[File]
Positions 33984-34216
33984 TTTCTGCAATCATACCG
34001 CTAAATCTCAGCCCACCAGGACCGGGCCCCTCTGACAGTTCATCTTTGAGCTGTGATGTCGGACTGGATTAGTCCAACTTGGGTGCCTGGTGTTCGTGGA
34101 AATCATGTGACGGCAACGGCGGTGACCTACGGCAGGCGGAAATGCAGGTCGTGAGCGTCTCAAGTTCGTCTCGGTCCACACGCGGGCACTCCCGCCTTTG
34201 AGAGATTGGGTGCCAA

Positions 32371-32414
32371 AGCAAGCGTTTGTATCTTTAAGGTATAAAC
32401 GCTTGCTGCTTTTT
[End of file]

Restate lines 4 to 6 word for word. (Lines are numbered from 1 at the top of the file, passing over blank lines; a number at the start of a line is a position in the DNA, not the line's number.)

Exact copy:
34101 AATCATGTGACGGCAACGGCGGTGACCTACGGCAGGCGGAAATGCAGGTCGTGAGCGTCTCAAGTTCGTCTCGGTCCACACGCGGGCACTCCCGCCTTTG
34201 AGAGATTGGGTGCCAA

Positions 32371-32414